For the sixth day of the Summer Book Talk, I have another publicist post for you guys. I’m so happy to have Alexis Saarela from Tor Publishing here today as a part of the Summer Book Talk. Thank you so much for taking the time to answer these questions, Alexis! And in such detail too.
1. As bloggers/readers, we only know our side of it - the part involving ARCs. Could you please tell us more about your role as a publicity manager and what it involves?
We start planning our publicity and marketing campaigns for books many months (or even a year) in advance. In addition to sending out a big ARC mailing to key reviewers both online and in print, we are also deciding whether to do any events with the author, either bookstores or libraries, or many other venues, coordinating author travel if we do send them on book tour, writing press material, sending out pitches to media for both reviews and interviews with our authors, and working with marketing to come up with fun extras like book trailers and giveaway items. We also are responsible for making sure our sales reps (and in turn, the stores) know what is going on with each book, what media it is getting, etc. Publicists also often attend the events they set up, have meetings with bookstores and media, and on occasion, travel to represent the company and assist authors at big conventions (I just returned from San Diego Comic Con, where we had a booth and many authors doing panels and signings).
2. How did you get into the publishing industry? Is it as glamorous as it seems to us bibliophiles?
I spent a summer during college living in NYC and interning at a publisher so I got a real feel for the way that publishing is exciting, always changing, and made up of very great colleagues—definitely things I wanted in a workplace. At the time I worked in the marketing/publicity department and felt that it was a good fit for me, so when I graduated, I looked for jobs as a Publicity Assistant. Having an internship definitely gives you a foot in the door when you’re looking for a position. I definitely would say that I am happy to go to work each day – though I don’t know if I would describe it as glamorous, per se, I DO get to work in the historic Flatiron building though, which certainly looks beautiful, but our offices are constantly full of boxes of books –sometimes it looks like a fort in here!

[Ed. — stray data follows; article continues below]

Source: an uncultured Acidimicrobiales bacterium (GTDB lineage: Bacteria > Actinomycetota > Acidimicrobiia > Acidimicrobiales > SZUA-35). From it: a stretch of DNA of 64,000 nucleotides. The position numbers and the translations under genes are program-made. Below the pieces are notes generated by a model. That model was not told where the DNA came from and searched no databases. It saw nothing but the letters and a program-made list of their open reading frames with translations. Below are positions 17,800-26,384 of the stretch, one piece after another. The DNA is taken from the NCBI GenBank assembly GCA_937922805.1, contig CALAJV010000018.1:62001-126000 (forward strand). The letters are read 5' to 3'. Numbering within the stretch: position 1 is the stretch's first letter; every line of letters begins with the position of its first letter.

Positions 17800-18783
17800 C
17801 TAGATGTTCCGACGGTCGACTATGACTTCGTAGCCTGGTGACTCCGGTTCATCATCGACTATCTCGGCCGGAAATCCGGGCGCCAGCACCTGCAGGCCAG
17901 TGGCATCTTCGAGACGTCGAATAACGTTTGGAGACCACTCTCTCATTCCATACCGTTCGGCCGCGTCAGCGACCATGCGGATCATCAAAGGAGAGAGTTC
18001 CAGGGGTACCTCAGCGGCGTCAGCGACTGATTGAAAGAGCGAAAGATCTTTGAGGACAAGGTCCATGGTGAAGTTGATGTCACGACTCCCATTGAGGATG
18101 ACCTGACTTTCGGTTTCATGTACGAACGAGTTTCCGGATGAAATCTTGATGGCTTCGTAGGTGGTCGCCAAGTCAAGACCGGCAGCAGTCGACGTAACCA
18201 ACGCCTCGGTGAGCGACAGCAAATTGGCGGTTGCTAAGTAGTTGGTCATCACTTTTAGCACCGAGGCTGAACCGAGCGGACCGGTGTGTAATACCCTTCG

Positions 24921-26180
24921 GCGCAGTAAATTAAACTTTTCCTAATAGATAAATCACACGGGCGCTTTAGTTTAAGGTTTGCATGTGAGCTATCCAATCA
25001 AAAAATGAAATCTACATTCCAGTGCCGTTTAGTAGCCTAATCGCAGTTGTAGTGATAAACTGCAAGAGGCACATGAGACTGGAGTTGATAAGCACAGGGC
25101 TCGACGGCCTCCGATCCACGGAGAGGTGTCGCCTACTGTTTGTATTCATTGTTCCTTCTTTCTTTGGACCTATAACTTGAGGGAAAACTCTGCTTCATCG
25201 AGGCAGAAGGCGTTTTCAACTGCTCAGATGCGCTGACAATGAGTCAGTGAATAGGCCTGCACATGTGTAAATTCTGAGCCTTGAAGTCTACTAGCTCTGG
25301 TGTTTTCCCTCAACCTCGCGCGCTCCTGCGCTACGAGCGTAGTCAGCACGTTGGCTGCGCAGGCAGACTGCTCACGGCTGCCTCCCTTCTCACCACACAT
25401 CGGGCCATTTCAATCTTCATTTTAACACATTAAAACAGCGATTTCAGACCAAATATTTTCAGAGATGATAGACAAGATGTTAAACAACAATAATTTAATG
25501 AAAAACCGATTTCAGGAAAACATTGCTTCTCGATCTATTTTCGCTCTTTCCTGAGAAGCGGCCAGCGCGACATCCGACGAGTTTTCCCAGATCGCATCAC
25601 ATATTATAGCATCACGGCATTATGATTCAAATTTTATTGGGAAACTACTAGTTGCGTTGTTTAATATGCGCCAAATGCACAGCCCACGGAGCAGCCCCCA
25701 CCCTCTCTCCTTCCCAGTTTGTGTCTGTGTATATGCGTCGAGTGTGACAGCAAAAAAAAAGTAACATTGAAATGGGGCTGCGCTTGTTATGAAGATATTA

3. What’s a typical day at work like?
Generally each member of our publicity department is responsible for 3-5 books per month—but you are not just working on them the month they are released, but starting your planning very early on. In addition to checking emails and answering questions from reviewers, bookstores, and more, I usually am doing any of the following: getting a mailing of ARCs or finished copies ready to go out, attending sales/marketing meetings to update our publicity plans for upcoming titles, making sure a blog piece or author trailer has gone up on our website, deciding who we will send to regional independent booksellers annual trade shows, writing and getting out a press release announcement on a cool upcoming project from Tor, scheduling tour stops and travel for authors, or, if the author is already on tour, making sure they’re where they need to be! Oh, and there are a million other spur of the moment things that come up that need to be solved, so there is always something new to be working on – it keeps me on my toes!